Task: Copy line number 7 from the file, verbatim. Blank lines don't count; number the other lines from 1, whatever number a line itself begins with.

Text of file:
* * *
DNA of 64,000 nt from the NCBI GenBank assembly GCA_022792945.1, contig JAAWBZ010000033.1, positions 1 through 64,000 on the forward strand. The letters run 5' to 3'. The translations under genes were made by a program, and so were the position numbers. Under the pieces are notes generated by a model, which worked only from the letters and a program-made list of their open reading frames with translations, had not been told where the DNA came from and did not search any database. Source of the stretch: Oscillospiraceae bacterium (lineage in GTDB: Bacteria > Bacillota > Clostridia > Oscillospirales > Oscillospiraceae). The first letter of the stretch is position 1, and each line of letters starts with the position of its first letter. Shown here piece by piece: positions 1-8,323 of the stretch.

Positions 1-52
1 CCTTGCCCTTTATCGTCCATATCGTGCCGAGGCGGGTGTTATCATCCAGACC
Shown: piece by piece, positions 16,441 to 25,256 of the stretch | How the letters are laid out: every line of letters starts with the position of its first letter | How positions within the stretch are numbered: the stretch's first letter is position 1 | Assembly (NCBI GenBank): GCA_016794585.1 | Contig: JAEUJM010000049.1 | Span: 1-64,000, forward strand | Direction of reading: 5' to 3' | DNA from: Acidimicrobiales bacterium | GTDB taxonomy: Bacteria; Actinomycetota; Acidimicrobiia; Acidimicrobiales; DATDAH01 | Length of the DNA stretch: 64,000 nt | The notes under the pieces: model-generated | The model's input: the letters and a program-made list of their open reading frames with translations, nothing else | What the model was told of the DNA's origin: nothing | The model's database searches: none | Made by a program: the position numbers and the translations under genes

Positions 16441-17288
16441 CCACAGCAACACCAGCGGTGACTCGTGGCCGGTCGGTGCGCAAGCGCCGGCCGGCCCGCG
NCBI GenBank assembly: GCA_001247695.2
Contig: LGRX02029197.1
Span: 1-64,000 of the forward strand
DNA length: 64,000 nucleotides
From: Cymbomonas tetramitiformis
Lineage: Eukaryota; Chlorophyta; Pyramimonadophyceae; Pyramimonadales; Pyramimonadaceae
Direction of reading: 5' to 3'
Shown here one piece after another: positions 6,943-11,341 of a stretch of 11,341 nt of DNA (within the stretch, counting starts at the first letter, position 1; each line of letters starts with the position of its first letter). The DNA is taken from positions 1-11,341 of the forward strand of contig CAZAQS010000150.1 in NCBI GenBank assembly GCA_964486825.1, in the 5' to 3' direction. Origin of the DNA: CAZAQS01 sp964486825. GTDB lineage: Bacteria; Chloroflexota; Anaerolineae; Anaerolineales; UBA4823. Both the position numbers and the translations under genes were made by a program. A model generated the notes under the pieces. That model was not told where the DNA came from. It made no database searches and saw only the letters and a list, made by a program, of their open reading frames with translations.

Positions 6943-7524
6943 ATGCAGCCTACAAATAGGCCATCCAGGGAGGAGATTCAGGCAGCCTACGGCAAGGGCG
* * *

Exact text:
NCBI GenBank assembly: GCA_001247695.2